Yep, no worries. You may find you’ll need to look into where the nearest testing centre is on your own, though, unless your school is happy to help you out.
From what I’ve heard, finishing TextFugu should just about prepare you for N5, though you may want to look for a study guide for extra help. I couldn’t speak from personal experience on this, though, as I studied at university simultaneously, and don’t really recall what I learnt from TextFugu and what I learnt from uni. =P I also use a flash-card app on my iPhone and iPad called StickyStudy – it’s got kanji and vocab decks for each of the JLPT levels, and the N5 decks are free.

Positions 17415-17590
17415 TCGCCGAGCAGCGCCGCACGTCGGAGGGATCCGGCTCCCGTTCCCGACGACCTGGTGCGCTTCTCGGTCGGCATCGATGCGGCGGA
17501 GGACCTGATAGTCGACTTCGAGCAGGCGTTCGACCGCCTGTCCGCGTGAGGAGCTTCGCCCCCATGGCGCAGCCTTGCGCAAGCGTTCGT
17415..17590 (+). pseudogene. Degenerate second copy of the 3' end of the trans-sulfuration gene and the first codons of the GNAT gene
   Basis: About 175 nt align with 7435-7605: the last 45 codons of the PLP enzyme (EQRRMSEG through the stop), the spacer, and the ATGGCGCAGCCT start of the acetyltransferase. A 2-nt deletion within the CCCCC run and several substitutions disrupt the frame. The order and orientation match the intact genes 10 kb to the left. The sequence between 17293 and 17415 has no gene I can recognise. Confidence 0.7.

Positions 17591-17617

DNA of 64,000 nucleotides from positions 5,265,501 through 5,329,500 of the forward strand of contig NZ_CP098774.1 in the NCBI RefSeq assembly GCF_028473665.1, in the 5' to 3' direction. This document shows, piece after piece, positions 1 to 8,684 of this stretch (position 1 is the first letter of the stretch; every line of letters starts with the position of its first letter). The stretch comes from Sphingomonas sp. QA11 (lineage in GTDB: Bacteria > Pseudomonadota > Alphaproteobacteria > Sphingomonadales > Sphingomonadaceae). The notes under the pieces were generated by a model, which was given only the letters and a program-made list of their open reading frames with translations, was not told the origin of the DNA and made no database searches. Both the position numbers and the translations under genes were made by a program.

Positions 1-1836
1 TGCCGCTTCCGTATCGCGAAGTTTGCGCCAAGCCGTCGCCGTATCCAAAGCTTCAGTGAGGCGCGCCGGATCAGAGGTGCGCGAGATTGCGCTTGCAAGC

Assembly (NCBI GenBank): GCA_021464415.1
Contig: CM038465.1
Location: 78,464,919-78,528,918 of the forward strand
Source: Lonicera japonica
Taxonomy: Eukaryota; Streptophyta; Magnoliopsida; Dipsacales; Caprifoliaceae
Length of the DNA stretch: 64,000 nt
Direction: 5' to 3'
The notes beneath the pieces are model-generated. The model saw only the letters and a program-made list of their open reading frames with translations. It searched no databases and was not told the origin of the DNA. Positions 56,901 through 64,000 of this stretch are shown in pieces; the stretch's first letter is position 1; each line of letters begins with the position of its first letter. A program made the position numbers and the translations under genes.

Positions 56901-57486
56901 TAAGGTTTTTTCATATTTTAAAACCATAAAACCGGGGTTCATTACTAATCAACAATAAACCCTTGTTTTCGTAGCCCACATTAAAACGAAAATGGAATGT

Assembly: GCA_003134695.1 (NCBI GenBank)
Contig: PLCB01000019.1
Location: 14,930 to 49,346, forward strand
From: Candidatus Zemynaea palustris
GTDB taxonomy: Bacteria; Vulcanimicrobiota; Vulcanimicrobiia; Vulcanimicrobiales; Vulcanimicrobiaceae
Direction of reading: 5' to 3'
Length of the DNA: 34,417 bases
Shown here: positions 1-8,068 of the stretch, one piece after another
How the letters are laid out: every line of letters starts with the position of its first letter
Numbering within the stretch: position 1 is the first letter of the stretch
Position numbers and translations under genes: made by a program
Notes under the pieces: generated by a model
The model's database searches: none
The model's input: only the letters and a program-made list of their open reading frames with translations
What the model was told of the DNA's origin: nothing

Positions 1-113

What would the JLPT really give me as a foreigner? I cannot think of more than maybe the reason it would help in my application for the JET program which would not be until I get my bachelors…Im lucky enough for there to be a testing centre in Toronto :-) Any ideas on how to study for the listening section?
One sneaky trick with the listening questions is that all of the multiple-choice answers will be spoken in the recording, to prevent you from just cherry-picking specific words out of the passage. For example, if the question is, say “at what time did they agree to meet?” with the given options as 8:30, 8:45, 9:00 and 9:15, then the recording will go something like “How about we meet at 8:30?” “No, that’s too early – how about 9:00?” “I have a meeting at 9:15, so I can’t do that.” “Guess it’ll have to be 8:45″. Or something like that.